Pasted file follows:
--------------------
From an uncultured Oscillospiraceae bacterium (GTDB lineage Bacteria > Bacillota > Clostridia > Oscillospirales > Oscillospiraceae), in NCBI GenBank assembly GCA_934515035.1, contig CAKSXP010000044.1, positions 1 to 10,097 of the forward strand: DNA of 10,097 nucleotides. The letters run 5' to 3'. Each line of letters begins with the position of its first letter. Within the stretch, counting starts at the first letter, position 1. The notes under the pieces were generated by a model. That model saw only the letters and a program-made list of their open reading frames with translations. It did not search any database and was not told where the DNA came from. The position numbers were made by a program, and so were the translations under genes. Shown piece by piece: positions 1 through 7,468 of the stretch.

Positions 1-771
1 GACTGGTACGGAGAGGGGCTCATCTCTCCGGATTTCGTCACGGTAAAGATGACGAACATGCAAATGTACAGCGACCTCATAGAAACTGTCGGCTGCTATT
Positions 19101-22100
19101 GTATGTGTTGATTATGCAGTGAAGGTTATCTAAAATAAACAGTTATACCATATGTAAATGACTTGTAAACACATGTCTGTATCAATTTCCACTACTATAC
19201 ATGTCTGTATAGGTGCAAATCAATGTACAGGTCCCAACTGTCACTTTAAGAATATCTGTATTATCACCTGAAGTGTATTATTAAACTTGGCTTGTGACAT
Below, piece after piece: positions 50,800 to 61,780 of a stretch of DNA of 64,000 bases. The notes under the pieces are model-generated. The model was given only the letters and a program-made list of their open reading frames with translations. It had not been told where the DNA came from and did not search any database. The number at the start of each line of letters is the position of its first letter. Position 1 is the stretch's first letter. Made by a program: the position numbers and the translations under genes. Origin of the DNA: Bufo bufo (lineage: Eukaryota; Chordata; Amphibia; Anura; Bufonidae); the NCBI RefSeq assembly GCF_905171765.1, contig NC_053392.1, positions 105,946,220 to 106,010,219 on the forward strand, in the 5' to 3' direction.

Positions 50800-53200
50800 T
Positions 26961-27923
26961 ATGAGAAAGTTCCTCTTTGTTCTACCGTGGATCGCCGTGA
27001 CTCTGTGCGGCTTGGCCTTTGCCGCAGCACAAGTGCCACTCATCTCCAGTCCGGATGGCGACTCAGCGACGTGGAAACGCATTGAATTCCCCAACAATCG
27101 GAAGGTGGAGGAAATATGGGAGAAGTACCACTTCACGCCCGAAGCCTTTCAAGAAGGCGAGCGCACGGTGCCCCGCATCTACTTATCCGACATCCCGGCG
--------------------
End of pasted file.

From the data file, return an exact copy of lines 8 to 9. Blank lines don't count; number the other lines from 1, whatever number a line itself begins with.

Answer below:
Positions 50800-53200
50800 T